Maintenance crackers Dow Terneuzen
Problem Statement: To ensure safe and reliable production, Dow needs assurance about the condition of several dozen crackers. These must be taken out of service periodically for inspection and maintenance. In doing so, safety is paramount. The stoves must also be brought back into
as quickly as possible.
Bilfinger continuously ensures flawless maintenance of the crackers. Thanks to years of experience, teamwork and thorough knowledge of the installations, Bilfinger can do this in the shortest possible time.
- Work preparation and planning.
- Prefab manufacturing incl. conservation.
- Physical blinding (securing) of the pipes (cutting off).
- Opening and dismantling of the installation parts for inspection.
- Disassemble parts to be replaced.
- Installing and welding new coils and other parts.
- Closing and assembling installation parts.
- Pressure testing of systems.
- Reporting installation ready for commissioning.
By outsourcing the expert maintenance of their crackers partly to Bilfinger, Dow can be confident that the company is operating with a reliable installation. Moreover, Dow can safely put the cracker back into operation for production within the shortest possible time.
In Terneuzen, Zeeland, the American company Dow produces a wide variety of plastics with more than 3,500 employees and 16 plants. The company has its own quay, where ships deliver raw materials. From there it goes to three large cracking plants, where the raw materials are heated to more than 800 degrees Celsius. Then the molecules disintegrate into various usable intermediates, such as ethylene and propylene, which are further processed into plastics at various plants.
The extreme heat required to crack the raw products is produced in dozens of cracking stoves. And when you know that such a stove needs servicing about every four to six years, you understand that there is at least one stove up for maintenance every month. That's where Bilfinger comes in.
For a long time Bilfinger has been one of Dow's partners in maintenance of cracking stoves. 'The work for maintenance varies each time, and is prescribed by Dow in so-called work packages,' explains operations manager Miechel Corstanje. 'These state exactly what needs to be done, supplemented with drawings and photos. It can vary from minor maintenance, where we open up all the equipment, have it inspected, cleaned and reconnected, to a complete maintenance job where all the coils are replaced, which are parts made of pipe that make up the heart of the cracker. We are sent the work packages in advance and then determine what we need to do all the jobs safely, properly and with high quality.'
A lot of welding
'The age and useful life of the crackers determines exactly what maintenance is needed,' says deputy site manager Michiel Hendriks. 'Dow sees the periodic maintenance of the crackers as an opportunity to have additional work done. Hence, in most cases it does not stop at just inspection and cleaning. In most cases, for us it involves replacing the coils anyway. These are large areas of pipe components, which we now have prefabricated. Once we have opened up the stove, we can remove the old coils and fit the new ones in one go. Then we make sure with welding connections that the new coils are perfectly connected again. In addition to the coils, we usually have work, for example, on the various valves that need to be built in and out. And for some time now we have also been working on parts from the convection section of the crackers. That too involves a lot of welding.'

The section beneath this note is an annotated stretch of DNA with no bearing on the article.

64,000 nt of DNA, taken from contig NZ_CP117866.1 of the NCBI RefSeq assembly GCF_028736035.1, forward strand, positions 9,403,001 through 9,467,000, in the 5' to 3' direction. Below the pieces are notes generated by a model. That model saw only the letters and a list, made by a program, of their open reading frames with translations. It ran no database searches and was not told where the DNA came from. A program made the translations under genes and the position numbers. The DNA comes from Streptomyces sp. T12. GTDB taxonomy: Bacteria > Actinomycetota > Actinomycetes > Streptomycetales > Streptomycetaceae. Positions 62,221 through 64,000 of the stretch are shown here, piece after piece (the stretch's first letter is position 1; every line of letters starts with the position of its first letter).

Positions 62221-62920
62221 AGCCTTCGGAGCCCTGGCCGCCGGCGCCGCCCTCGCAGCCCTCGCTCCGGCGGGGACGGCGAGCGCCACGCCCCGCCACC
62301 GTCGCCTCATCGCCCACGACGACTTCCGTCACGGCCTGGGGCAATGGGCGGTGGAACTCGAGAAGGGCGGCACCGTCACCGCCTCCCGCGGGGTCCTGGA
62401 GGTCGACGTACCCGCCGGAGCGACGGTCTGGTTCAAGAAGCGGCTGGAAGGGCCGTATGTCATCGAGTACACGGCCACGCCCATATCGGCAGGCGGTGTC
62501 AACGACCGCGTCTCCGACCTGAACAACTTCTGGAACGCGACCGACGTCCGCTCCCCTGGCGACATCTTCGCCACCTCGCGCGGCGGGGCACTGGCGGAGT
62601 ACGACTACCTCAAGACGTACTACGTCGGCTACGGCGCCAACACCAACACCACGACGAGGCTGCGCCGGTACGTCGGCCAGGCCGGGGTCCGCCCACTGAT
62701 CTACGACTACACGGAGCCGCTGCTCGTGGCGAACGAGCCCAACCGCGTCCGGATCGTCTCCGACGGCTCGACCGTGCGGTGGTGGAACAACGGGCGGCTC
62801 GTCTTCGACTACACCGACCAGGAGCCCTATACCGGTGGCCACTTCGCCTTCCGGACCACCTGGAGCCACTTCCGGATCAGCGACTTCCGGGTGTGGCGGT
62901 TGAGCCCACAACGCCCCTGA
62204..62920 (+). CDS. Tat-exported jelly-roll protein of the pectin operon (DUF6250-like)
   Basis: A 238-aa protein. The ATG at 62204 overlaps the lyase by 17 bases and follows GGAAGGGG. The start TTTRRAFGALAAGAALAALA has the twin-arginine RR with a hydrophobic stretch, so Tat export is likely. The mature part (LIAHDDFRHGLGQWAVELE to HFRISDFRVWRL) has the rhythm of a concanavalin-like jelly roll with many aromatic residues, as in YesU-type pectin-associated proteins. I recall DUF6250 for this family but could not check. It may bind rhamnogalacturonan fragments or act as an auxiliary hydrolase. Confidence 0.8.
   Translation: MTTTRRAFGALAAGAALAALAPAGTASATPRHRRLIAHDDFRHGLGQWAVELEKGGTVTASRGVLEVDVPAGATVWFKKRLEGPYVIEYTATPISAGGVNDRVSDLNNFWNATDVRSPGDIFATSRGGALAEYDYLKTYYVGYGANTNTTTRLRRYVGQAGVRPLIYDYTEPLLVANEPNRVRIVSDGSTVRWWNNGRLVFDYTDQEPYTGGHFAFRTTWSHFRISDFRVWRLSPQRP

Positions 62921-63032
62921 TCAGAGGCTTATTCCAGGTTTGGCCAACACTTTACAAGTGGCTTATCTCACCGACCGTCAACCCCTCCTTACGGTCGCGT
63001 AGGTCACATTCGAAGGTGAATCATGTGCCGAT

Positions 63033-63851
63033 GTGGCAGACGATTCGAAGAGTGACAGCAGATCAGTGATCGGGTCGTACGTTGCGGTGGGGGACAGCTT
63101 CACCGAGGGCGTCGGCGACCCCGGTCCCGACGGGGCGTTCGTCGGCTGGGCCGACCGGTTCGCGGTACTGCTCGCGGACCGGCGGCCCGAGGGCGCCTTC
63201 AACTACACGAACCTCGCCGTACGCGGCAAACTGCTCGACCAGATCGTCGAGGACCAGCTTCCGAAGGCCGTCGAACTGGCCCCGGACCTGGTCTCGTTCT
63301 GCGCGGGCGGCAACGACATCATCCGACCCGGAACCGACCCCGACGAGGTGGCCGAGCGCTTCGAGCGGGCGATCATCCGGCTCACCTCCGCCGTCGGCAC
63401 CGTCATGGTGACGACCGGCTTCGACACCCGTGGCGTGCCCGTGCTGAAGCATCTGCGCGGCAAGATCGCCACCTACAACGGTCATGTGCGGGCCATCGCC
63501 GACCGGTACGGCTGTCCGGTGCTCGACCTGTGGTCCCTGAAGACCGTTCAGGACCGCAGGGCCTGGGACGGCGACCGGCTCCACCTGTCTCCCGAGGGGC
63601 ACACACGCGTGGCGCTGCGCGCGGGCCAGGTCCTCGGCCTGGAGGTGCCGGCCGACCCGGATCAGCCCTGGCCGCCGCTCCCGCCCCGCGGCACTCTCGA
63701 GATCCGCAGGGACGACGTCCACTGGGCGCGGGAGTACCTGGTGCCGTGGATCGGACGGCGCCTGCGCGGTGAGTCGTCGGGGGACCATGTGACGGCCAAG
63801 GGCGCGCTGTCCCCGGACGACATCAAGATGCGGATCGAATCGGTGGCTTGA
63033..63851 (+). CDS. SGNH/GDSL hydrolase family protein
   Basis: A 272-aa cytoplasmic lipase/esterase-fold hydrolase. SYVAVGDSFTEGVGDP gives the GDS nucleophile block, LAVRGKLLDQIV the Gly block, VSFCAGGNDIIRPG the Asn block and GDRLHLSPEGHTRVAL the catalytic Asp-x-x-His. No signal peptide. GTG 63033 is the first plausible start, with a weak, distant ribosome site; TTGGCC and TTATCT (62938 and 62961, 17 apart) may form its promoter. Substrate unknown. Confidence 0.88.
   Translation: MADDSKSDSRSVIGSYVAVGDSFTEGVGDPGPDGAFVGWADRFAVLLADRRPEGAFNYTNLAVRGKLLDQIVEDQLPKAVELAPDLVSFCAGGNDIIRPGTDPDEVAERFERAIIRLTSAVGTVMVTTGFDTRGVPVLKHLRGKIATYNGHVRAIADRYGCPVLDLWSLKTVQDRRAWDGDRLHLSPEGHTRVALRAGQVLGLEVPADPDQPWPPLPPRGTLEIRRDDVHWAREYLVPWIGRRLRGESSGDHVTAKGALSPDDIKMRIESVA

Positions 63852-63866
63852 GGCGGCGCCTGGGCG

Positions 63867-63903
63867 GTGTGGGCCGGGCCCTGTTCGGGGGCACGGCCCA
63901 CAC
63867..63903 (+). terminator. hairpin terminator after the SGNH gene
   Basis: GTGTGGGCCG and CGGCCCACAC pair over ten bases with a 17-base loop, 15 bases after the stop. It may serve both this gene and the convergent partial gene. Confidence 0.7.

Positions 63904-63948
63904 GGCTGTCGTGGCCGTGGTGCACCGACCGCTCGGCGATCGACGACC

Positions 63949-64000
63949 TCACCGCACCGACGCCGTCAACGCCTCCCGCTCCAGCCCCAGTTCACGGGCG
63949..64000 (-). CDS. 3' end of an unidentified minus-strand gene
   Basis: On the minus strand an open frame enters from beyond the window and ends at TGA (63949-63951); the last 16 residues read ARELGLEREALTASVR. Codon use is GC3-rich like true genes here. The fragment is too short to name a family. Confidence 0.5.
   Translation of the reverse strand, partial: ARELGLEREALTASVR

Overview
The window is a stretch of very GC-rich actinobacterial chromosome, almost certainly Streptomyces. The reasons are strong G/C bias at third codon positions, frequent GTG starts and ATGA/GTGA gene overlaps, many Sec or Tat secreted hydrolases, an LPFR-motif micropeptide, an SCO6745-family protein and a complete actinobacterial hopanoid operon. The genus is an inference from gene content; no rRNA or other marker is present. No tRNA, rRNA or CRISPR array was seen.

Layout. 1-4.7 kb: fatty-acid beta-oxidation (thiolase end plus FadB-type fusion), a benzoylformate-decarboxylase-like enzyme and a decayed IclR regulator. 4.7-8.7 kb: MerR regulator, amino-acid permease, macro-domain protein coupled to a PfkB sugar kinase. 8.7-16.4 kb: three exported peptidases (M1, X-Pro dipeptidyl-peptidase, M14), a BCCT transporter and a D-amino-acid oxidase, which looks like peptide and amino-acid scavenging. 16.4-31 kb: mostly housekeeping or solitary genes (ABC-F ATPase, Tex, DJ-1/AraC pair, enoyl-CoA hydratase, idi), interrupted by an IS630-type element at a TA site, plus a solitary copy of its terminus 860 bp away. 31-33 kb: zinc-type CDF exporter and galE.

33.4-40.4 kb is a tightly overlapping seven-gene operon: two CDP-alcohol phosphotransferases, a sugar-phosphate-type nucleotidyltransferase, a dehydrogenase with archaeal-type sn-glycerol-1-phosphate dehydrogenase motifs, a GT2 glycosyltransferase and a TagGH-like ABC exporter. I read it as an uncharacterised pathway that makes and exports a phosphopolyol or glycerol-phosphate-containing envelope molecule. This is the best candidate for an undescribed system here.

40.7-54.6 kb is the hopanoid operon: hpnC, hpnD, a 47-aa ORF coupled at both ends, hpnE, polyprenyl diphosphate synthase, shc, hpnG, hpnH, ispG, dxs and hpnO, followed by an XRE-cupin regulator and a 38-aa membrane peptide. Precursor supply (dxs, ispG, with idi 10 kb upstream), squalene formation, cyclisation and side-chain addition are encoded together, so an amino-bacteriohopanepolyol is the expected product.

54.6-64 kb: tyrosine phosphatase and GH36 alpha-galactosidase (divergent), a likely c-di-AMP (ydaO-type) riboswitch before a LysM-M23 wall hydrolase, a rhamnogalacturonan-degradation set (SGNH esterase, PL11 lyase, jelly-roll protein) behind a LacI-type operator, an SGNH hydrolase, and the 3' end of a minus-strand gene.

After safety, timely and high-quality delivery of the cracker is the most important thing for the customer. Because then they can continue production reliably. Decisive in this is the performance of Bilfinger. 'We now do the maintenance work per cracker in about eight to twelve weeks,' says Michiel. 'And if it's just a recoil (replacing the coils) we do it in five weeks. Needless to say, Dow wants to get going again as soon as possible, and thanks to our years of experience, teamwork and thorough knowledge of the installations, we can do it in the shortest possible time.'
Bilfinger has been working at this Dow site for decades. In that time, ever newer and advanced working methods have been introduced. By Dow itself, but also by Bilfinger. The most recent innovation is the introduction of a special type of welding tent . 'Because we do a lot of welding, we have to set up welding tents in different places,' Michiel explains. 'The welding tents ensure that you are not affected by weather conditions or fire hazards caused by welding spatters. They consist of a number of pieces of tarpaulin, which you use to seal off the workplace. However, sealing off a welding tent does not provide enough air refreshment, so it is a confined space. After a special study, we were finally able to set up a pilot where we place welding tents with special openings in them. You have to imagine that depending on the wind and the work, we always keep two hatches in the tent open. A simple solution that creates sufficient air circulation and thus eliminates confined spaces.
Other innovations we're looking into include the angle grinder with a longer neck. Michiel: "Sometimes there is very little space to perform work. By using an angle grinder with a modified, longer neck, the welder can get between the coils more easily. At Dow, the grinder is only used to prepare and finish welding work.' Other examples include a welding helmet with wider vision, spot extraction when working and a new breathing air system with more comfort for the welder.
Because of the amount of crackers, there is a lot of work to do. 'Moreover, Dow announced an ambitious roadmap last summer, to move to circular hydrogen and electric crackers,' says Miechel. 'In this way, Dow is moving toward climate-neutral production by 2050. We look forward to it!